Dynamic route planning in the Baltic Sea Region – A cost-benefit analysis based on AIS data
2016 (English)In: Maritime Economics & Logistics, ISSN 1388-1973 (Print), 1476-0592 (Online), 1-19 p.Article in journal (Refereed) Epub ahead of print
Increased international trade, together with a growing concern about global emissions, raises demands to make transportation at sea more efficient. Most ways to reduce emissions will increase sea transportation costs. Dynamic route planning at sea is a concept that allows simultaneous emissions reduction and savings for ship owners. With route plans and coordination centres, ships may take shorter routes and adjust to more efficient speeds, instead of anchoring and then awaiting for berth. Using data from ships’ Automatic Identification System (AIS) transmitters, we measure the sailed distance, as well as the number and the anchored time for cargo (general cargo, bulk, container and RoRo) and tanker ships on a representative day in the Baltic Sea Region. Benefits and costs are estimated using unit prices for emissions and other costs. We find that the benefits of dynamic route planning outweigh its costs; the most decisive factors are (i) by how much distances are reduced and (ii) the unit values of emissions. For each percentage point distances that can be reduced, benefits are estimated at €102 million per year. Adding benefits of adjusted arrival times and subtracting estimated costs, net gains are found in the range of €84–98 million per year. The availability of AIS data provides new opportunities to quantify the traffic at sea and evaluate proposals to make sea transportation more efficient. The methodology can, apparently, be applied to other areas with dense sea traffic.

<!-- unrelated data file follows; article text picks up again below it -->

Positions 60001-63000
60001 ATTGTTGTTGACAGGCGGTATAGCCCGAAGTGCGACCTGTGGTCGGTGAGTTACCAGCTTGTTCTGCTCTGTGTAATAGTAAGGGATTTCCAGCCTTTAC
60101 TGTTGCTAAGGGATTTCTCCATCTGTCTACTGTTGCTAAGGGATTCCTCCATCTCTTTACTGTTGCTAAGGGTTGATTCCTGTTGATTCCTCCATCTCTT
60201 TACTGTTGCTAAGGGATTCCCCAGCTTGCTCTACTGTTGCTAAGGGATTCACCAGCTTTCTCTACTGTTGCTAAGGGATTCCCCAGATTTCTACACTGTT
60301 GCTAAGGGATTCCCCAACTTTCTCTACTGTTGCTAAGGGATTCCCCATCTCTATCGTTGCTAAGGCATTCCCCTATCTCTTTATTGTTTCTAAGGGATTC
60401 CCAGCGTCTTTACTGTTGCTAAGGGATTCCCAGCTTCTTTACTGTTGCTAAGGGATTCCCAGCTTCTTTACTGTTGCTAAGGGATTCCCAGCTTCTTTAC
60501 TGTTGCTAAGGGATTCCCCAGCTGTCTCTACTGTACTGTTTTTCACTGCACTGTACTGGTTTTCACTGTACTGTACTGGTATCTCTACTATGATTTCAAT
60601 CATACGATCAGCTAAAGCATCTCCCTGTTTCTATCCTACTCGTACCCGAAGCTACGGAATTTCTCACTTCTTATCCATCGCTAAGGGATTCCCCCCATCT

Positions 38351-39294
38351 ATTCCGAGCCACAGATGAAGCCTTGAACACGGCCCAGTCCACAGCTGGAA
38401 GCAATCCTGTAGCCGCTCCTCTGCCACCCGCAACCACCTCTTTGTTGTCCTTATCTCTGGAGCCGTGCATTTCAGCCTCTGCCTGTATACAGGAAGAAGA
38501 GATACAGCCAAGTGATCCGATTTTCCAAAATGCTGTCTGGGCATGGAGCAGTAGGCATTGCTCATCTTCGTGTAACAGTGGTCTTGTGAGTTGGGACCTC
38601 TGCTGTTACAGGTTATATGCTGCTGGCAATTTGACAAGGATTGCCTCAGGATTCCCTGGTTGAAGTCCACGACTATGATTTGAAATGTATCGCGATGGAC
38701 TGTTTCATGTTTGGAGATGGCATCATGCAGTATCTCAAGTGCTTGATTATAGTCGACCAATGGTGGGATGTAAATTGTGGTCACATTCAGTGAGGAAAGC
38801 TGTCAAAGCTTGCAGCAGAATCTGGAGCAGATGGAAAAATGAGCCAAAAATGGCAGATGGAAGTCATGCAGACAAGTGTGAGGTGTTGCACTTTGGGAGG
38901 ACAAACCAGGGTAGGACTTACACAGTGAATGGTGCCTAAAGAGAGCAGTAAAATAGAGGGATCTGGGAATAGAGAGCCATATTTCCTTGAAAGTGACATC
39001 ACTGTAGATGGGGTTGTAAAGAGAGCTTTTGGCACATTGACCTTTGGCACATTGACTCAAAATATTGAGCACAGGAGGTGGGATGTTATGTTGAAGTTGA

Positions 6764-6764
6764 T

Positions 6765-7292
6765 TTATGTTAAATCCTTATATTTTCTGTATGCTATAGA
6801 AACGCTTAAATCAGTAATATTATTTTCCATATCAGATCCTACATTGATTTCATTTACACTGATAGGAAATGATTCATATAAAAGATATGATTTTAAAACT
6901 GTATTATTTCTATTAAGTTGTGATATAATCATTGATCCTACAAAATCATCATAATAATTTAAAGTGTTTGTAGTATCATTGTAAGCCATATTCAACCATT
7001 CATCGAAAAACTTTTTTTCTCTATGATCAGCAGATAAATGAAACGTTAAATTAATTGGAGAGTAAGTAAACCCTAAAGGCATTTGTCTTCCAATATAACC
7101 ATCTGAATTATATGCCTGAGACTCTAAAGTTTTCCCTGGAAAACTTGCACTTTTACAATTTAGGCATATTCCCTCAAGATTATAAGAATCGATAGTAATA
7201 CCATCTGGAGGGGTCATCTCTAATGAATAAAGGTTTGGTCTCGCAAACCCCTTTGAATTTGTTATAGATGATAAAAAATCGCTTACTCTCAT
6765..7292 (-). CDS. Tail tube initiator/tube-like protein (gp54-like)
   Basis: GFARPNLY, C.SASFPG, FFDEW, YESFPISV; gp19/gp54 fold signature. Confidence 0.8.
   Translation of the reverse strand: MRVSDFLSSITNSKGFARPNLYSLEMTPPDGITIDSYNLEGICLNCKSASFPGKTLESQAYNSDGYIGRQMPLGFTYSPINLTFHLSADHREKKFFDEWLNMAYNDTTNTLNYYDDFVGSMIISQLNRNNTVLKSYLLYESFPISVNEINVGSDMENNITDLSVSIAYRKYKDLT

Place, publisher, year, edition, pages
Palgrave Macmillan, 2016. 1-19 p.
cost-benefit analysis, AIS data, dynamic route planning, emission reduction, sea transportation, Baltic Sea Region
IdentifiersURN: urn:nbn:se:liu:diva-128903DOI: 10.1057/mel.2016.18OAI: oai:DiVA.org:liu-128903DiVA: diva2:933761